Format

Send to

Choose Destination
See comment in PubMed Commons below
J Cell Sci. 2011 Jul 1;124(Pt 13):2175-86. doi: 10.1242/jcs.080465. Epub 2011 Jun 7.

Knockdown of Fbxo7 reveals its regulatory role in proliferation and differentiation of haematopoietic precursor cells.

Author information

1
Division of Cellular and Genetic Pathology, Department of Pathology, University of Cambridge, Tennis Court Road, Cambridge CB21QP, UK.

Abstract

Fbxo7 is an unusual F-box protein because most of its interacting proteins are not substrates for ubiquitin-mediated degradation. Fbxo7 directly binds p27 and Cdk6, enhances the level of cyclin D-Cdk6 complexes, and its overexpression causes Cdk6-dependent transformation of immortalised fibroblasts. Here, we test the ability of Fbxo7 to transform haematopoietic pro-B (Ba/F3) cells which, unexpectedly, it was unable to do despite high levels of Cdk6. Instead, reduction of Fbxo7 expression increased proliferation, decreased cell size and shortened G1 phase. Analysis of cell cycle regulators showed that cells had decreased levels of p27, and increased levels of S phase cyclins and Cdk2 activity. Also, Fbxo7 protein levels correlated inversely with those of CD43, suggesting direct regulation of its expression and, therefore, of B cell maturation. Alterations to Cdk6 protein levels did not affect the cell cycle, indicating that Cdk6 is neither rate-limiting nor essential in Ba/F3 cells; however, decreased expression of Cdk6 also enhanced levels of CD43, indicating that expression of CD43 is independent of cell cycle regulation. The physiological effect of reduced levels of Fbxo7 was assessed by creating a transgenic mouse with a LacZ insertion into the Fbxo7 locus. Homozygous Fbxo7(LacZ) mice showed significantly increased pro-B cell and pro-erythroblast populations, consistent with Fbxo7 having an anti-proliferative function and/or a role in promoting maturation of precursor cells.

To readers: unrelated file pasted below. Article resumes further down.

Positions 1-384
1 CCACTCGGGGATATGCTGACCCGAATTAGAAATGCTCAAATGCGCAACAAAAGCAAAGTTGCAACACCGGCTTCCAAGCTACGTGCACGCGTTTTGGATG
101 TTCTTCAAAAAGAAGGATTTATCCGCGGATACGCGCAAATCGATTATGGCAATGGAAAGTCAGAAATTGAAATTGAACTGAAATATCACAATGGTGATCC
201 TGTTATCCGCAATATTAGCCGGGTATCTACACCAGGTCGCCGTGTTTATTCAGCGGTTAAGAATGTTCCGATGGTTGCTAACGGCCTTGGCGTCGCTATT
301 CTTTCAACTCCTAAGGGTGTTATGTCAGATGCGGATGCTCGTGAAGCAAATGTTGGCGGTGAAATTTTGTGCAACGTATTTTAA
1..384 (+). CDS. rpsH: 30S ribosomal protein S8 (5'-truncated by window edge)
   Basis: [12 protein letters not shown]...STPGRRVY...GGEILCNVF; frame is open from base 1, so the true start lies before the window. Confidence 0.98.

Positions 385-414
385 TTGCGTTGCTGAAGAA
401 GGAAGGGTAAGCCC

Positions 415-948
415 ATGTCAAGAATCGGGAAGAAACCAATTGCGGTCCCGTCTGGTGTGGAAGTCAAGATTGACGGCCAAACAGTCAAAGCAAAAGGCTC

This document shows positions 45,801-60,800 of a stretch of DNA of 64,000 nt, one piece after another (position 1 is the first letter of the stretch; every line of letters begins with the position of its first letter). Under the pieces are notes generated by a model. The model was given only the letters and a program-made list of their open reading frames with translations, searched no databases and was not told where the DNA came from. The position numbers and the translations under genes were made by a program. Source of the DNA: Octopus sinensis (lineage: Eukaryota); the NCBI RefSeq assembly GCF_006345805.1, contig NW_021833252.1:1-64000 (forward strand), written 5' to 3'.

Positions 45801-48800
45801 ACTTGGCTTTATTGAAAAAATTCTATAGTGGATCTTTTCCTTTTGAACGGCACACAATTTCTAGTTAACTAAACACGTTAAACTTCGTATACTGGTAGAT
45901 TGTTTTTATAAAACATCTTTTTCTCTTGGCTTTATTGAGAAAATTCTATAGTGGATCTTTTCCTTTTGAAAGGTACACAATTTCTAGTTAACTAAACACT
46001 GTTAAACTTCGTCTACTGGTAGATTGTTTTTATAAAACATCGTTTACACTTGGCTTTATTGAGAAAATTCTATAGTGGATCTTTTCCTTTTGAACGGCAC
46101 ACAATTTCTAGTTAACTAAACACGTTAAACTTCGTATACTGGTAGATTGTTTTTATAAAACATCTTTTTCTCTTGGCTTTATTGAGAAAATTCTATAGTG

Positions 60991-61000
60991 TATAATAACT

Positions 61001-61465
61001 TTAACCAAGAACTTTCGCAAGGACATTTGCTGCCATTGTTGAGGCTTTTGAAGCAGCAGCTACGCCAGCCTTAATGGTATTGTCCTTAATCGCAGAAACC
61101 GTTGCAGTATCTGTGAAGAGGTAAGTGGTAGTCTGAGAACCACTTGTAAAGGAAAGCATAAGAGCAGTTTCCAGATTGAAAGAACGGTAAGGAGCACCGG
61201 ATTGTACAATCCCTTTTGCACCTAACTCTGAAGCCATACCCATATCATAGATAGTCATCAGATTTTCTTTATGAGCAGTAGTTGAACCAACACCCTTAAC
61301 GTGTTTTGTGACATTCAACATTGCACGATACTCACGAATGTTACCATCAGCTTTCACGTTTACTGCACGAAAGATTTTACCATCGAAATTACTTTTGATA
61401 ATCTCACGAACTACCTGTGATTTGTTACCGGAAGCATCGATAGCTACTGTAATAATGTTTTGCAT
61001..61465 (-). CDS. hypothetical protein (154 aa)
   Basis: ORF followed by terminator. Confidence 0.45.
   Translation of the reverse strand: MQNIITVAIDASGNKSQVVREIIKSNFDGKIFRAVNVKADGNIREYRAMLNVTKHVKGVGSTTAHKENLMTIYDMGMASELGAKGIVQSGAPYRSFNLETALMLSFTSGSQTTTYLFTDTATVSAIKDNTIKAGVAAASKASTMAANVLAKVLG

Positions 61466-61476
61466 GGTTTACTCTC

PMID:
21652635
DOI:
10.1242/jcs.080465
[Indexed for MEDLINE]
Free full text
PubMed Commons home

PubMed Commons

0 comments
How to join PubMed Commons

    Supplemental Content

    Full text links

    Icon for HighWire
    Loading ...
    Support Center